Translating Technical Concepts for Business Leaders

MSIT ebook provides three tactics for IT leaders to bridge the communications gap between technology and business.

The list of companies that have leveraged information technology (IT) to disrupt the status quo goes on and on. The significance of IT within these businesses will continue to increase as more companies like AirBnB, Etsy, and Uber emerge and existing organizations begin to rely on tools like artificial intelligence, Internet of Things technology, and quantum computing.

That shift will force IT leaders to face new demands as they straddle the fence between their companies’ business and technical sides. 

Randall BerryHaving an IT leader with this unique ability to understand and communicate in the language of business and influence decision-making is a true benefit to an organization. The economic performance of businesses where chief information officers play a role in the company’s overall strategy development doubles that of organizations where CIOs are not involved, according to studies by Dell, The Economist, and Harvard Business Review.

This added responsibility is new to many in IT who were educated in and gained experience from a purely technical environment, and the inability to communicate technical concepts in a non-technical way can stand in the way of obtaining desired approvals from senior leaders. Northwestern Engineering's Master of Science in Information Technology (MSIT) program published a guide to help IT leaders who find themselves in this position.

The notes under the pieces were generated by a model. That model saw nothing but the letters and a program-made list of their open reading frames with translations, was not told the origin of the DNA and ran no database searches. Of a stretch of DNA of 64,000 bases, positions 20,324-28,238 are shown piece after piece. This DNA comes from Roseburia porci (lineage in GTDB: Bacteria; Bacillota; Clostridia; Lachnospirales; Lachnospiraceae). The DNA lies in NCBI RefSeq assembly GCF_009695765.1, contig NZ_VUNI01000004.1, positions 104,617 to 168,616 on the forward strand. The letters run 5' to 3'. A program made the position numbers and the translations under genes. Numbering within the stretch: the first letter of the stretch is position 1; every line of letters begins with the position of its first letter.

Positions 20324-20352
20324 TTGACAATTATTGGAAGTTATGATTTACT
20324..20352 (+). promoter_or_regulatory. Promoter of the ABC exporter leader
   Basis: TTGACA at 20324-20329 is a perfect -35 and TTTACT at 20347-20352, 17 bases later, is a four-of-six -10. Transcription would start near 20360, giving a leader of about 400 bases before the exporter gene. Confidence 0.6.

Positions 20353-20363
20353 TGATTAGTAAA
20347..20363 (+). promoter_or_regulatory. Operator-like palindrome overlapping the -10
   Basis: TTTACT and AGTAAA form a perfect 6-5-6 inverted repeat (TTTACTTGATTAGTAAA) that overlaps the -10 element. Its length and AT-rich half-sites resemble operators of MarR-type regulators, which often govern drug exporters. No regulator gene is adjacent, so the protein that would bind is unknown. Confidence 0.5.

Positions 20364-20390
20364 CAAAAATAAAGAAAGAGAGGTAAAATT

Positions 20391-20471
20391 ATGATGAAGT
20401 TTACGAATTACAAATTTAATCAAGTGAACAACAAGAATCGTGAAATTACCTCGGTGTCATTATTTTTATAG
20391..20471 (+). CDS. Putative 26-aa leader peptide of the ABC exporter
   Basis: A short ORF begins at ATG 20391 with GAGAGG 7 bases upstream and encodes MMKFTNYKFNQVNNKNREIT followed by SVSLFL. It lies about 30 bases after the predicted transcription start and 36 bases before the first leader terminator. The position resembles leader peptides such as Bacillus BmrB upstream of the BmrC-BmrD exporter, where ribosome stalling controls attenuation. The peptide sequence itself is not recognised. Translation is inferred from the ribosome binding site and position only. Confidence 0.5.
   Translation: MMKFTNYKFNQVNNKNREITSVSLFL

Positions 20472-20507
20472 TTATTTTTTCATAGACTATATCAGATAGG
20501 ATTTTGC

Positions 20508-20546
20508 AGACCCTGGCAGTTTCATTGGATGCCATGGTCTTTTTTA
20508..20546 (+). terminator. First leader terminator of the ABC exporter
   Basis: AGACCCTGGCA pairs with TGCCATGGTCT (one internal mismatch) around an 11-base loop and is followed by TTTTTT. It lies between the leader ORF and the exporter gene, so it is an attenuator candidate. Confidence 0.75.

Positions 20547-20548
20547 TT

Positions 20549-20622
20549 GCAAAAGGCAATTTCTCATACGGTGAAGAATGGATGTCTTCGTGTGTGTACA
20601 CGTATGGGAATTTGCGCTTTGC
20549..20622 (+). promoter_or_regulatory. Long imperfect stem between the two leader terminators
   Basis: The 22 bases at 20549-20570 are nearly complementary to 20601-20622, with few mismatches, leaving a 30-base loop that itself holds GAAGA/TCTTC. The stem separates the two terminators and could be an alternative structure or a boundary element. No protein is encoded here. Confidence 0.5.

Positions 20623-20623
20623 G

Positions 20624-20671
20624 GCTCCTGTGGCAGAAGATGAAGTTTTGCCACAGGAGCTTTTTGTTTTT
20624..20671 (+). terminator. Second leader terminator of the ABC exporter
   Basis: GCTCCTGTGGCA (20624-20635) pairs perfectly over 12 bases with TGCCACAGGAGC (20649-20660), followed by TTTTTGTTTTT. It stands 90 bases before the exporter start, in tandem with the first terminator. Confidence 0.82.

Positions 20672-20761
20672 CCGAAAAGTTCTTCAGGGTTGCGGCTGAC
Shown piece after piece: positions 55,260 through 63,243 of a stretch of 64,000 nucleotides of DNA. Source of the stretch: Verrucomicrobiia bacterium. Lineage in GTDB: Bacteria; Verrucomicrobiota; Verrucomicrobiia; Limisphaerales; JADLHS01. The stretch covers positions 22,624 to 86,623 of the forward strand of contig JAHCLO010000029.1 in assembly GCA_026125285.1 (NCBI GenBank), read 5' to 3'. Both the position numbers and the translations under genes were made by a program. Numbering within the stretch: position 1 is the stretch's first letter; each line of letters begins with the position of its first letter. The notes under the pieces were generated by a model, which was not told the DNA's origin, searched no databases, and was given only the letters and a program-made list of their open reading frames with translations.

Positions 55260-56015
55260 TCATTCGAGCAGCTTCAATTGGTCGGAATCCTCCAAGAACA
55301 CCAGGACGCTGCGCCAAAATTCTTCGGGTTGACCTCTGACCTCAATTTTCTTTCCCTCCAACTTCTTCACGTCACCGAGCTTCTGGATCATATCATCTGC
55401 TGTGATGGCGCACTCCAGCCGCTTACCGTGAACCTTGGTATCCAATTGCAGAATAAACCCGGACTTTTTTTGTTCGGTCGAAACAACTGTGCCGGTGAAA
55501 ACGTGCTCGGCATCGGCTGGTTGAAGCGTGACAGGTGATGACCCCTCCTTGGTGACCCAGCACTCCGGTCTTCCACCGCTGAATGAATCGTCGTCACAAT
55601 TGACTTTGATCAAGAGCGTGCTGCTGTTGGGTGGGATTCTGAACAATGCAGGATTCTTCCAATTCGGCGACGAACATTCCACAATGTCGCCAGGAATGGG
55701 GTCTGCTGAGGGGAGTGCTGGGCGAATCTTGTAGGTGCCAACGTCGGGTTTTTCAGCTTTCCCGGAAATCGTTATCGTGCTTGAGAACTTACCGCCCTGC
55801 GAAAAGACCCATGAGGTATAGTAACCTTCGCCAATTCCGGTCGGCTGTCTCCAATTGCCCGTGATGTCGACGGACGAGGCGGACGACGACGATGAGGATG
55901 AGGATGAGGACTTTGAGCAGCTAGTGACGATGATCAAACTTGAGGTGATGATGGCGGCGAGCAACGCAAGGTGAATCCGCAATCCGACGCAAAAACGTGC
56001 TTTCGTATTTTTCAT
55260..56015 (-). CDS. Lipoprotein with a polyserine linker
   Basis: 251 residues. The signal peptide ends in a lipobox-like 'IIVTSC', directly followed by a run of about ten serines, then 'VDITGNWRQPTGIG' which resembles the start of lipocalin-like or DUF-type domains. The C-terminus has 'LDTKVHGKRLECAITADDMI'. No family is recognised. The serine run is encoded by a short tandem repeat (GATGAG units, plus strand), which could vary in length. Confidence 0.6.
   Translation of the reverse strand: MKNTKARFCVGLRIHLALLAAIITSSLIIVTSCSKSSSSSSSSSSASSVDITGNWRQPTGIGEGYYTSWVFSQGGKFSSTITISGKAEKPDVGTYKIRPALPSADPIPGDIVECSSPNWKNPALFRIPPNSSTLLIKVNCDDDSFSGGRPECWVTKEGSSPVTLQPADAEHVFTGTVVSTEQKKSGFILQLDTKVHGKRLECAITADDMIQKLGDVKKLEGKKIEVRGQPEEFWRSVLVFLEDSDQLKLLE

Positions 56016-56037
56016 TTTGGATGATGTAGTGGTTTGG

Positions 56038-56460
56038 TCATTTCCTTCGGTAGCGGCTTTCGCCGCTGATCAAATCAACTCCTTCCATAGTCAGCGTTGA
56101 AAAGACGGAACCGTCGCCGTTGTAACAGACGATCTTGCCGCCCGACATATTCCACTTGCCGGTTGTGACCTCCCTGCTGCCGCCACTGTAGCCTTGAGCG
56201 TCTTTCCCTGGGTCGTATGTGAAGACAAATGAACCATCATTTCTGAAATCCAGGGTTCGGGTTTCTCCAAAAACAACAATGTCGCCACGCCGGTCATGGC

In Bridging the Communications Gap - Three Tactics to Help Information Technology Leaders Talk about Technology with Business Decision Makers, the MSIT program identifies three tools to help IT leaders take ownership of this challenge and effectively communicate in terms relevant to a more strictly business-minded audience.  

The guide outlines three concepts IT leaders should focus on when communicating with organizational leaders: 

  1. Illustrate technological possibilities and limitations
  2. Demonstrate business relevance to the company
  3. Leverage key presentation concepts and techniques

The guide also features real-world examples and advice from IT leaders who have successfully navigated this communications gap. 

"Business leaders now recognize the importance of IT, but many do not have the technical background to know the ins and outs of how the IT team works," MSIT director Randall Berry said. "They need a leader who can translate technical concepts and demonstrate how they can help propel a business forward. This guide builds on what we teach in MSIT and provides a framework for IT leaders to facilitate that conversation."

The MSIT program has educated and developed strategically sophisticated IT professionals for more than 25 years. The program offers an innovative curriculum uniquely positioned at the intersection of business management and technology.

To learn more about MSIT, or if you have specific questions about the guide or the program overall, please contact the program at

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